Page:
In the previous drive, I mentioned I liked the formation and concept where Iowa went 20 personnel using the 3 receivers to stretch the field horizontally. They ran Bruce in motion before giving to Goodson, but the play was topped for no gain. This time, Padilla gives the ball to Bruce on the jet sweep. With Pottebaum has his lead blocker, Bruce sets up the final block with a great hesitation move before bursting into the end zone. You can easily tell Bruce spent much of his prep career as a ball carrier by now he uses his incredible short space quickness to setup his downfield blocks to get those hidden extra yards.


Play Action and WR Screens

One thing that has been evident to this point in the season is a lack of play action success...or even calls. Through the first 8 games, Petras was 23/44 for 262 yards with 3 touchdowns and 2 interceptions on play action. That’s just 52% and 6 yards per attempt. Add on top of that Petras has been sacked 5 times after faking the run.

Against Northwestern, Padilla was went 8/11 for 59 yards and was sacked once. His yards per attempt weren’t any greater than Petras, but the fluidity of movement and ball placement on the move was a huge bonus.

After missing on a possible big play, his coaches gave him another chance with the same call allowing him to fix his mistake and hit Tyrone Tracy for a big first down. You may notice this is once again out of 20 personnel and the play fake causes all three linebackers to take false steps opening plenty of room for Tracy to run his route. Kudos to the staff coming back to this play following the timeout.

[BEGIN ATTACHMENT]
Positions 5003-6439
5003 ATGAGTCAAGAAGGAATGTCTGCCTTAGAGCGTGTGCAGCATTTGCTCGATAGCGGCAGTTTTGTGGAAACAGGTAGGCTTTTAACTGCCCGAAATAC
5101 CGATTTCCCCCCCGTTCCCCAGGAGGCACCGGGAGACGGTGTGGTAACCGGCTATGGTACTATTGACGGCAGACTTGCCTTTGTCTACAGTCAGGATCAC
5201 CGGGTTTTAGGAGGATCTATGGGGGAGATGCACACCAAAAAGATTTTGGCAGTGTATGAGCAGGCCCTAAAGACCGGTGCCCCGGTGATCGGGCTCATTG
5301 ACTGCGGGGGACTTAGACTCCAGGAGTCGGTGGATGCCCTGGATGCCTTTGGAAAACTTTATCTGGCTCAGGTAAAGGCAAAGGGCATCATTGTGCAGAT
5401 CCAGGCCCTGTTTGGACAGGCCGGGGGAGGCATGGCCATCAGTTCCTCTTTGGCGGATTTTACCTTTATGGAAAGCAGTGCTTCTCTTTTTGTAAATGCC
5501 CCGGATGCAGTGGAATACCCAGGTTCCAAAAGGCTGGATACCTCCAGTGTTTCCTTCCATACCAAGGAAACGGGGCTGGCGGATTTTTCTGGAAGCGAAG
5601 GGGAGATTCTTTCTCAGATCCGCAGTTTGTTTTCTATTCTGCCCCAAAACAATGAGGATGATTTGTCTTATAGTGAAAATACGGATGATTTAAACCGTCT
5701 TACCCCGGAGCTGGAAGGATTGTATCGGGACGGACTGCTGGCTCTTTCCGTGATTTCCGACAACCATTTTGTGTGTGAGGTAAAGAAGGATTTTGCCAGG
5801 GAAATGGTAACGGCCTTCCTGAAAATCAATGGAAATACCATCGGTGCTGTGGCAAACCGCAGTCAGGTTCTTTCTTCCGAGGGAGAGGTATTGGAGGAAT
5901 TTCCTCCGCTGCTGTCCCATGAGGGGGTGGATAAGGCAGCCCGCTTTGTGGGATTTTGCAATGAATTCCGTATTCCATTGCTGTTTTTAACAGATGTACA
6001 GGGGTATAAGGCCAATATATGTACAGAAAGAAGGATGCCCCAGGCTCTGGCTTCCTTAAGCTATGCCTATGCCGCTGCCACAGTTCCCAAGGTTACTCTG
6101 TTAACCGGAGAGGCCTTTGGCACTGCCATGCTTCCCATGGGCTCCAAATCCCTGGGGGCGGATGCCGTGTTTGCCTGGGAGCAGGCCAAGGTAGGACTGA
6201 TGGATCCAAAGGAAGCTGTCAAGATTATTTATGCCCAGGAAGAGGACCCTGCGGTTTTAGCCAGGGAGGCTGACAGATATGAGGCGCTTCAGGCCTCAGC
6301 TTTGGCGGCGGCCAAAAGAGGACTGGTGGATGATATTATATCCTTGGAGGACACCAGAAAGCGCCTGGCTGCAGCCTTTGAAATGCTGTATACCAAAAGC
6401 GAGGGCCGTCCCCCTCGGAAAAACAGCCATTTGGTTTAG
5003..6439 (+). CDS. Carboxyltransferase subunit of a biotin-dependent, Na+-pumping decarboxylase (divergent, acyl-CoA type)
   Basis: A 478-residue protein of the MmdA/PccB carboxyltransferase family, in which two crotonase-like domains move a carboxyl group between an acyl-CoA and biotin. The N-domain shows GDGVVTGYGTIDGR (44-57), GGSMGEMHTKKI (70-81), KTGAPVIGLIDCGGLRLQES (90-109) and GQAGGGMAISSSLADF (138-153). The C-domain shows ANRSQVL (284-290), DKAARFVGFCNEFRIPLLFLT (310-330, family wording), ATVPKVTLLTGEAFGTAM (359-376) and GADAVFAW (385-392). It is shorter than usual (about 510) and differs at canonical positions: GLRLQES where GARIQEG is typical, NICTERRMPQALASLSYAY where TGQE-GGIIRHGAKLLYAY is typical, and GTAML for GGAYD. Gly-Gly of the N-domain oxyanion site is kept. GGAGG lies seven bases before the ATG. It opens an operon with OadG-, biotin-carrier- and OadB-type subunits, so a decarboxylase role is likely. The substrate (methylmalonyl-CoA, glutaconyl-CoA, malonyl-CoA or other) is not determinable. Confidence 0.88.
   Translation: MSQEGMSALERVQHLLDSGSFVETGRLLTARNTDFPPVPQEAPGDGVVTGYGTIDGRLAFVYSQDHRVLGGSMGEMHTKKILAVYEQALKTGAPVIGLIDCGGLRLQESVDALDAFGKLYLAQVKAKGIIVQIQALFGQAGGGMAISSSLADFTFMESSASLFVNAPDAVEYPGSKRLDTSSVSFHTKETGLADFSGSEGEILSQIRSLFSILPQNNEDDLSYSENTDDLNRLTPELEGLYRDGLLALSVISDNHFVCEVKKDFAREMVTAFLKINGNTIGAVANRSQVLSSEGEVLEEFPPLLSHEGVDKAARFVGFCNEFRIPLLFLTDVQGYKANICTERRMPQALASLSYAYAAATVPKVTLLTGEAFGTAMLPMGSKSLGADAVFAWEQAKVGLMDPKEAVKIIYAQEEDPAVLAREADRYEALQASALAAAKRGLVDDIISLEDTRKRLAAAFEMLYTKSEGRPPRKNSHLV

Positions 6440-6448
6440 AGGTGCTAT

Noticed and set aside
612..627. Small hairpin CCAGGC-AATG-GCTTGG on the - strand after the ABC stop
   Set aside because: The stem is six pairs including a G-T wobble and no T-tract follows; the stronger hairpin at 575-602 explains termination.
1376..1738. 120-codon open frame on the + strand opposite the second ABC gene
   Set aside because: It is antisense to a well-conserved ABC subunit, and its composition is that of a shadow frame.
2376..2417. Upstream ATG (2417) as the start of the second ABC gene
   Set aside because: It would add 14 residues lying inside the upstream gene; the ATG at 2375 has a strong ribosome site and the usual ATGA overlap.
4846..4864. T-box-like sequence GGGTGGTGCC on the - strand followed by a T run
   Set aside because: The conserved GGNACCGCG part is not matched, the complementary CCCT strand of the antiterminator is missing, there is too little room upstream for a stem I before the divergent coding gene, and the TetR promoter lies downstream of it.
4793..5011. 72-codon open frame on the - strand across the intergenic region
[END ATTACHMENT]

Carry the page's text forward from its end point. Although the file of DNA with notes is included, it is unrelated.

Iowa utilized quick screen passes to their wide receivers much more in this game as well. This does two things this team really needs: give their smaller but quick receivers a chance to make plays in the open field and also doesn’t force the offensive line to protect for any extended time.

What I really liked as well was that Iowa mixed the pre snap looks those screens came from. We saw the traditional tunnel screen from the outside receiver

Later in the game, Iowa threw the tunnel screen, but first the first time I can remember, did so to the slot receiver from that same formation. That subtle difference kept the outside corner from being a part of the play has he was run off by the downfield route. It also allows the play to hit a little quicker keeping the linebackers and safeties from getting outside quite as quick.

Another wrinkle Iowa added was hitting and outside screen off of play action. All three of these screens were to different receivers and slightly different


We even saw what looked like an RPO as the line blocks as if it is a run, but Padilla fires it out to Charlie Jones on the slant as the defensive back is playing several yards off at the snap.

Combine these improvements in the passing game with the known commodity in Tyler Goodson, and there is renewed hope that this offense can get on track. The pessimist says it was still just 17 points against a struggling Northwestern defense. The optimist says beating Northwestern is something we should not take for granted. With Padilla slated to get his first career start against Minnesota, we will see if any of these concepts stick long term.